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The Hatching Egg Dilemma

I decided a long time ago I was only going to bring in hatching eggs instead of live chicks or chickens to the farm since I felt that the disease risk was slimmer and I also wanted to get good stock off real breeders rather than hatcheries… but let me tell you, they don’t make it easy!

Most people don’t hatch during the winter but really this makes the most sense and often times breeders do to replenish their own stock. The reason is simple: a chick hatched in fall or winter will be laying by spring. And I have found breeders usually light their coops so they have eggs all year long. So imagine my frustration to learn that contacting any of them was largely a pointless endeavor. First I searched for websites listing hatching eggs of the breeds I wanted to add to my flock. They were hard to find and indeed most breeds I came up empty handed. Of the ones I did find most did not bother replying back to my inquiry even though they listed hatching eggs as available with a price list! When this didn’t work I googled the breeds I wanted with the additional word “Craigslist.” This is my version of cold-calling. Whenever I found someone selling something interesting I would e-mail them asking if they might consider shipping some eggs out of their area. They either flat out said no (without any reasoning?) or didn’t reply at all. I searched e-bay, which I have been told repeatedly to stay away from. Nothing that struck me as any good anyway… I searched the ads on Backyard Chicken and found some, but they were dated as far back as 2010. Again, I wait for a reply.

Meanwhile there are a bunch of FaceBook groups that host poultry auctions. I watch as time and time again this is the only place to find anything interesting and I watch as the bids go from a reasonable $25 to over 100 for a dozen eggs. That’s too steep for my blood right now… and the most infuriating thing about this is it seems sparse and random auctions seem to be preferred over selling more eggs for less and making more money over time. Here’s a great example – I am looking for Mille Fleur Leghorns. Mille Fleur is a rare color in leghorns, however they still pop out eggs like Pez dispensers. Each hen lays up to 300 eggs a year. Three hundred eggs a year per hen. Think about that – that means if you have five hens and a rooster, which is a small flock, you could still end up with 1,500 eggs by the end of a year. So whhhhhhy is just one dozen eggs over $100 or more at auction IF you can even find them to begin with?! I can’t decide if this is laziness (of not wanting to box and ship them) or some twisted way of keeping the competition down! Even more exasperating – a lot of these breeders do offer chicks, but for even more, only a couple times during the year, and you’d be hard up to find anyone to ship them. AHHHHHHHH.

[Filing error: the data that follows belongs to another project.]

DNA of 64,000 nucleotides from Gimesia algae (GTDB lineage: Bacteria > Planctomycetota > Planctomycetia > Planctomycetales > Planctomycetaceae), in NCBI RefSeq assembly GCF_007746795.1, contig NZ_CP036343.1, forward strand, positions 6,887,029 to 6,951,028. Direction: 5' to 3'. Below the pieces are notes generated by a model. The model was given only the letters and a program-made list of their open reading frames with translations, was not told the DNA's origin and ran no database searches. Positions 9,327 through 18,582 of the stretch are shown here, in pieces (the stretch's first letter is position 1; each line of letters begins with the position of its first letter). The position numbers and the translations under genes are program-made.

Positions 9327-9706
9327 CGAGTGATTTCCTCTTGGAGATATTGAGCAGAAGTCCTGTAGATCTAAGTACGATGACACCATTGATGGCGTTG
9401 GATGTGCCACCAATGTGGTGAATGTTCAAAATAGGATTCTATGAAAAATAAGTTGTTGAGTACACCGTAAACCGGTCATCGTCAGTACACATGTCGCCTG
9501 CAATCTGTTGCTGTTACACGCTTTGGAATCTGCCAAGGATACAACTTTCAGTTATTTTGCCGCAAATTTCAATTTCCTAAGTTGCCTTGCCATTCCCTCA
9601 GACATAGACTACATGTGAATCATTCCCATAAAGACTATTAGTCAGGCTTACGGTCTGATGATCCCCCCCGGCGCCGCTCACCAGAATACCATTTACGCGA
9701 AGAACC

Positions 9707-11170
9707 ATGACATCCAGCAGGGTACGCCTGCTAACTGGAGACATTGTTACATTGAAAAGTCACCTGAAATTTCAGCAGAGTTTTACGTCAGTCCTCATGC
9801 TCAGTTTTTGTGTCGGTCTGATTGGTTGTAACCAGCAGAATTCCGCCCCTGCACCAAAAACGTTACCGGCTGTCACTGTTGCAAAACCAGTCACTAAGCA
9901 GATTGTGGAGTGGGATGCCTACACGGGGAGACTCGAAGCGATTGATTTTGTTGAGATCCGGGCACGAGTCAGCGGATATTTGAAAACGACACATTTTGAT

Meanwhile I am finding people left and right who are having the same problem and coming up with absolutely nothing. There IS a market here. So the next time someone says they can’t make money selling hatching eggs I am going to look at them and ask if they’ve even tried selling them, because really…. we’re banging at the frickin’ door!

I might piss a lot of breeders off when I set up my breeding pens… because my business model is completely different. I intend to sell most of my hatching eggs for $25 or $35 a dozen, the cost of the lowliest of breeds even though mine will be fancier than that. That’s all. I will be doing so in the hopes I can find more buyers than just the one or so a month an auction will afford and this will allow others who aren’t rolling in dough or insane to also share in the hobby. They are chickens after all! With the coming years if I get my chickens to higher and higher quality maybe I will charge a little more but I don’t think I will ever match the insanity of the others…. I mean we are talking eggs here, shipped through the mail. Anything could happen. It’s a complete gamble if they’ll even hatch so why on earth would I spend $100 or more on 12 little risky bets?!